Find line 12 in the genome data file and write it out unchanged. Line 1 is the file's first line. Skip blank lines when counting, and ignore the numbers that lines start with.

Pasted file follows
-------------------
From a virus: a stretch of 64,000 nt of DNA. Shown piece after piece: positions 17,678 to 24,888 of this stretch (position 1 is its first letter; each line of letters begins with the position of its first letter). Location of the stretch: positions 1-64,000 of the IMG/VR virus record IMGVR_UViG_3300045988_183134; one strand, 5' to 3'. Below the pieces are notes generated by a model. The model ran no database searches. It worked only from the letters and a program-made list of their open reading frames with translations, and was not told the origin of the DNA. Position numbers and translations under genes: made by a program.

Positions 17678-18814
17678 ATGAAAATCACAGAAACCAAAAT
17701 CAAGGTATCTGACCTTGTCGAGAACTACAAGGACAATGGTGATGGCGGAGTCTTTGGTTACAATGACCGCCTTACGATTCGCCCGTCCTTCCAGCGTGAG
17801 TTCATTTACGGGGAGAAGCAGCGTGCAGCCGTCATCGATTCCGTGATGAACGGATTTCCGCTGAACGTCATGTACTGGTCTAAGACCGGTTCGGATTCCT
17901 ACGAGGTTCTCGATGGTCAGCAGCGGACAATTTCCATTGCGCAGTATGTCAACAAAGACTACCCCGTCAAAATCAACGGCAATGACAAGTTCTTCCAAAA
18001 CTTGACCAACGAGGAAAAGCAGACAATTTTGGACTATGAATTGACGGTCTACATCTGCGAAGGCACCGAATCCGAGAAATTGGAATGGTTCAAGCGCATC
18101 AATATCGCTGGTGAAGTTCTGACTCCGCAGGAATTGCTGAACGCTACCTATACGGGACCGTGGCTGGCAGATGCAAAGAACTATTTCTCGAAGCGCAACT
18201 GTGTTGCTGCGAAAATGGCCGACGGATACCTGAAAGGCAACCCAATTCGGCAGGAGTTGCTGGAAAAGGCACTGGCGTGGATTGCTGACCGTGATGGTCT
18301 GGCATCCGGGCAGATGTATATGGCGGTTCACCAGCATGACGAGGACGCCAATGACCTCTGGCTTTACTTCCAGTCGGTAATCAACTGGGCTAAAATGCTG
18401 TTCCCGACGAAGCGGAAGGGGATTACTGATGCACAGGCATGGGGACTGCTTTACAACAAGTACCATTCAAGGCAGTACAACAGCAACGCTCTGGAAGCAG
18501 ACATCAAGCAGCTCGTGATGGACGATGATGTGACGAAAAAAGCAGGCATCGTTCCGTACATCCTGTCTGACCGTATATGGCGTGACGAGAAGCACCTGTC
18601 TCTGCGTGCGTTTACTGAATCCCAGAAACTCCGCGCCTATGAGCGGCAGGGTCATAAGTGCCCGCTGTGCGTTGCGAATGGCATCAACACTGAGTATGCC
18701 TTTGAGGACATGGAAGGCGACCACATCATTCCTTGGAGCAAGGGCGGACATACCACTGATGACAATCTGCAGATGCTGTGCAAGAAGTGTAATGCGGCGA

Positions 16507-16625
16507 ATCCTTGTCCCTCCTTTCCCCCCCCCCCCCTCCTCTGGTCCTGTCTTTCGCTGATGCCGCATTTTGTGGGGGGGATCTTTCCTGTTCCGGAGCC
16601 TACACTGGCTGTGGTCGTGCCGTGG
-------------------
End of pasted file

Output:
18501 ACATCAAGCAGCTCGTGATGGACGATGATGTGACGAAAAAAGCAGGCATCGTTCCGTACATCCTGTCTGACCGTATATGGCGTGACGAGAAGCACCTGTC